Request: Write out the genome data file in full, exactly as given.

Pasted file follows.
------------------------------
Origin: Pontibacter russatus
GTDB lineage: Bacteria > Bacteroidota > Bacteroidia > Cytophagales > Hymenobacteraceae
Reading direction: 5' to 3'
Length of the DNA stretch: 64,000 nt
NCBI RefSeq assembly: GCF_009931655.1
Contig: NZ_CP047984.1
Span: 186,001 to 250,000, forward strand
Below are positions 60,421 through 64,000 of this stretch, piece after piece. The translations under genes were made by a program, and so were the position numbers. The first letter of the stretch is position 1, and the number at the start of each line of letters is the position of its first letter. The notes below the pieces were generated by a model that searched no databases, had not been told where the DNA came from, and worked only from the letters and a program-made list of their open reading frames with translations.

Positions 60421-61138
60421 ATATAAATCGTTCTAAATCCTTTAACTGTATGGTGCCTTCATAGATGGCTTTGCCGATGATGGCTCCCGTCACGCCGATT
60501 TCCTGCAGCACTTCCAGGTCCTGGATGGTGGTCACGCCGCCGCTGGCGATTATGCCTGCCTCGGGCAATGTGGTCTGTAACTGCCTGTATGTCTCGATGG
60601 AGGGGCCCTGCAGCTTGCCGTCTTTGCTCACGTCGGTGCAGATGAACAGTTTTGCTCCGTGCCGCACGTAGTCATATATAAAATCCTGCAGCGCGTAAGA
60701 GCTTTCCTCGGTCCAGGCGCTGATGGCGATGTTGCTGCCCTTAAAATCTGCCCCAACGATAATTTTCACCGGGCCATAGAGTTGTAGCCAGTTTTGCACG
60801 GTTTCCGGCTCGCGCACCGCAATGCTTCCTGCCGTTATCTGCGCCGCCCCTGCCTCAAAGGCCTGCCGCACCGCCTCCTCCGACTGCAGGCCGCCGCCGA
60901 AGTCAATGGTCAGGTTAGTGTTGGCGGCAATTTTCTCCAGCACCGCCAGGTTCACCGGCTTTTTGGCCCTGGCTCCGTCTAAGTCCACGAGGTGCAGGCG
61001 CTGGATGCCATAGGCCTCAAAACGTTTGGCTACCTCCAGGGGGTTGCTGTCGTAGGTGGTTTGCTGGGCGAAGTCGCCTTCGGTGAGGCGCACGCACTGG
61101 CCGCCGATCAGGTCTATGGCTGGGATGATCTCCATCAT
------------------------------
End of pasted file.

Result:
Origin: Pontibacter russatus
GTDB lineage: Bacteria > Bacteroidota > Bacteroidia > Cytophagales > Hymenobacteraceae
Reading direction: 5' to 3'
Length of the DNA stretch: 64,000 nt
NCBI RefSeq assembly: GCF_009931655.1
Contig: NZ_CP047984.1
Span: 186,001 to 250,000, forward strand
Below are positions 60,421 through 64,000 of this stretch, piece after piece. The translations under genes were made by a program, and so were the position numbers. The first letter of the stretch is position 1, and the number at the start of each line of letters is the position of its first letter. The notes below the pieces were generated by a model that searched no databases, had not been told where the DNA came from, and worked only from the letters and a program-made list of their open reading frames with translations.

Positions 60421-61138
60421 ATATAAATCGTTCTAAATCCTTTAACTGTATGGTGCCTTCATAGATGGCTTTGCCGATGATGGCTCCCGTCACGCCGATT
60501 TCCTGCAGCACTTCCAGGTCCTGGATGGTGGTCACGCCGCCGCTGGCGATTATGCCTGCCTCGGGCAATGTGGTCTGTAACTGCCTGTATGTCTCGATGG
60601 AGGGGCCCTGCAGCTTGCCGTCTTTGCTCACGTCGGTGCAGATGAACAGTTTTGCTCCGTGCCGCACGTAGTCATATATAAAATCCTGCAGCGCGTAAGA
60701 GCTTTCCTCGGTCCAGGCGCTGATGGCGATGTTGCTGCCCTTAAAATCTGCCCCAACGATAATTTTCACCGGGCCATAGAGTTGTAGCCAGTTTTGCACG
60801 GTTTCCGGCTCGCGCACCGCAATGCTTCCTGCCGTTATCTGCGCCGCCCCTGCCTCAAAGGCCTGCCGCACCGCCTCCTCCGACTGCAGGCCGCCGCCGA
60901 AGTCAATGGTCAGGTTAGTGTTGGCGGCAATTTTCTCCAGCACCGCCAGGTTCACCGGCTTTTTGGCCCTGGCTCCGTCTAAGTCCACGAGGTGCAGGCG
61001 CTGGATGCCATAGGCCTCAAAACGTTTGGCTACCTCCAGGGGGTTGCTGTCGTAGGTGGTTTGCTGGGCGAAGTCGCCTTCGGTGAGGCGCACGCACTGG
61101 CCGCCGATCAGGTCTATGGCTGGGATGATCTCCATCAT